The State Its Own Outlaw

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Benjamin Ricketson Tucker

The State Its Own Outlaw.

But for our firm conviction that the State is doomed by its own depravity, we should be exceptionally startled at some of the features of the anti-Mormon bill. This infamous instrument of outrage upon the rights of conscience not only provides that a person shall be punished for practicing his religion, but literally makes it a crime for him to believe that his religion is true. A wining point, however, for the Mormons, if they only knew how to utilize it, is the fact that the crime of believing that polygamy is sanctioned by God is to be punished by dismissing the religious martyr from full fellowship with the State. If the Mormons were only bright enough to accept the penalty as an honor, and be thankfully rid of fellowship with an organization composed of such thieves and bigots, they would be on the way to do humanity a great service.

Of course the State is so lost to shame and decency that it continues to tax by force those whom it by force expels from the machine; but this should all the more animate the Mormons to wage an uncompromising war of abolition upon so shameless an institution. Those who are expelled from full fellowship with the State because of their religious opinions can do no better service than to strike hands with those who are forced into fellowship with it against their will, and move for its utter abolition.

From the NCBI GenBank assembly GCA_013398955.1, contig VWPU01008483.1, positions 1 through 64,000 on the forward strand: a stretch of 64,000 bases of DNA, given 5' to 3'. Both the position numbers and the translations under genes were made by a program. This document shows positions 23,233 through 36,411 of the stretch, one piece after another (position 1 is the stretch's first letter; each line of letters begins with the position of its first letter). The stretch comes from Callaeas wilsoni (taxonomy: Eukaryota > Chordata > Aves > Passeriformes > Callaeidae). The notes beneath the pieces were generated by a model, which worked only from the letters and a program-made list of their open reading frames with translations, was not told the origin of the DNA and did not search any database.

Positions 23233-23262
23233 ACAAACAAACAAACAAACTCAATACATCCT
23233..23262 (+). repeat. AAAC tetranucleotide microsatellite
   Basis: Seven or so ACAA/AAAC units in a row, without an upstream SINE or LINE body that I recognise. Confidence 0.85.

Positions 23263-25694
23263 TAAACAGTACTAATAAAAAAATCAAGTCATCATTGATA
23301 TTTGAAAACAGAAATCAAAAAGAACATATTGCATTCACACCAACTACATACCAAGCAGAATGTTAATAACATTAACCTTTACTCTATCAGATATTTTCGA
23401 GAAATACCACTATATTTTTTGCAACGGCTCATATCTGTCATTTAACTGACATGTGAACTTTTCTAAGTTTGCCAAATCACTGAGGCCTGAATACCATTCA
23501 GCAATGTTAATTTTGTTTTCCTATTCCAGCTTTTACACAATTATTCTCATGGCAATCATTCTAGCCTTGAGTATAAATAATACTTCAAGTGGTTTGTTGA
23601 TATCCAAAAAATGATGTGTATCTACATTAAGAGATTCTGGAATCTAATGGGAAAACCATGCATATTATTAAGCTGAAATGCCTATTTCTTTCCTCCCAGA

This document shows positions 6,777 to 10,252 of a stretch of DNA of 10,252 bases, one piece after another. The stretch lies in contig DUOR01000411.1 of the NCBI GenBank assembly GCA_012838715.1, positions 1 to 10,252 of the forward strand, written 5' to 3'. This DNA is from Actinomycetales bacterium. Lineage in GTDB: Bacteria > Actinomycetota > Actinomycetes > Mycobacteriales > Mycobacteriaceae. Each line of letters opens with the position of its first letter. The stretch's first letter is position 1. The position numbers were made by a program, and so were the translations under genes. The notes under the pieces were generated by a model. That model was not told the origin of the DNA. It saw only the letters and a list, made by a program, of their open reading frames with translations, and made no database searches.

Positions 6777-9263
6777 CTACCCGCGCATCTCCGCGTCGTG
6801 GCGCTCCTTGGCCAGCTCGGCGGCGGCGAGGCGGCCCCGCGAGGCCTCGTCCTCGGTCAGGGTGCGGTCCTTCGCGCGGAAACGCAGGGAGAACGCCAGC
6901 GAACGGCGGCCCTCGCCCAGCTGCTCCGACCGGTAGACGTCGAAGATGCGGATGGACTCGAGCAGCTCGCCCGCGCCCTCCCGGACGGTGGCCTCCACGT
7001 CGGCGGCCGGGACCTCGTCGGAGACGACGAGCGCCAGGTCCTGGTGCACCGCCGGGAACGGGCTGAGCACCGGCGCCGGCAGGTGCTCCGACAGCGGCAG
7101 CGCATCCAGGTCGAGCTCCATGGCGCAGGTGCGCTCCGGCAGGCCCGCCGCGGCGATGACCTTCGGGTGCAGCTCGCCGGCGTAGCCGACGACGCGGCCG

So far as being deprived of fellowship with such a State is concerned, the Mormons should immediately send a memorial to Congress, thanking it for the honor conferred, and reminding it that enforced obligation to pay taxes under such circumstances rests on the same moral basis as ordinary brigandage, and can only be tolerated so long as fate permits the victim to remain the under dog. —BENJAMIN R. TUCKER.

  • Benjamin R. Tucker, “The State Its Own Outlaw,” Liberty 1, no. 16 (March 4, 1882): 2.